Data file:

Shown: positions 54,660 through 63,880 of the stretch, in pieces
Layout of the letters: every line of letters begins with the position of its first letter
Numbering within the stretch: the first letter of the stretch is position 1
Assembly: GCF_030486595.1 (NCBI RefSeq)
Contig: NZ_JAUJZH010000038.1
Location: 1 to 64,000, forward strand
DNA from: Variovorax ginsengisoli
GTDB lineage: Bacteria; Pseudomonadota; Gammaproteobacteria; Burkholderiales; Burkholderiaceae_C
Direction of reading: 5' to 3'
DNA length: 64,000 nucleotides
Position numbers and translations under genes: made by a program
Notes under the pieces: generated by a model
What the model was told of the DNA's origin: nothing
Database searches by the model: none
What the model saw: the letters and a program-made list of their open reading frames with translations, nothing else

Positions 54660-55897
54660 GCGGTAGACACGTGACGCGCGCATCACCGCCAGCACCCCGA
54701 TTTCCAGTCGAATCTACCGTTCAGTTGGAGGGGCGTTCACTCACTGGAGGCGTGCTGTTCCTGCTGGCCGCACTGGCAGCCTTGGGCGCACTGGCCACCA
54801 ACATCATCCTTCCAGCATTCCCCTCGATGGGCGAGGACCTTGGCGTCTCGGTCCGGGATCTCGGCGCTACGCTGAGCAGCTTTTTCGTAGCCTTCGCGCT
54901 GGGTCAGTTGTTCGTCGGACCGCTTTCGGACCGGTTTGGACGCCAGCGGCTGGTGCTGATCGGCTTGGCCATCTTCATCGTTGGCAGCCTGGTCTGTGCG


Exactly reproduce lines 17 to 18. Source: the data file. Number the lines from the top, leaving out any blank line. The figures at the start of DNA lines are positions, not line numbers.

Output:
54660 GCGGTAGACACGTGACGCGCGCATCACCGCCAGCACCCCGA
54701 TTTCCAGTCGAATCTACCGTTCAGTTGGAGGGGCGTTCACTCACTGGAGGCGTGCTGTTCCTGCTGGCCGCACTGGCAGCCTTGGGCGCACTGGCCACCA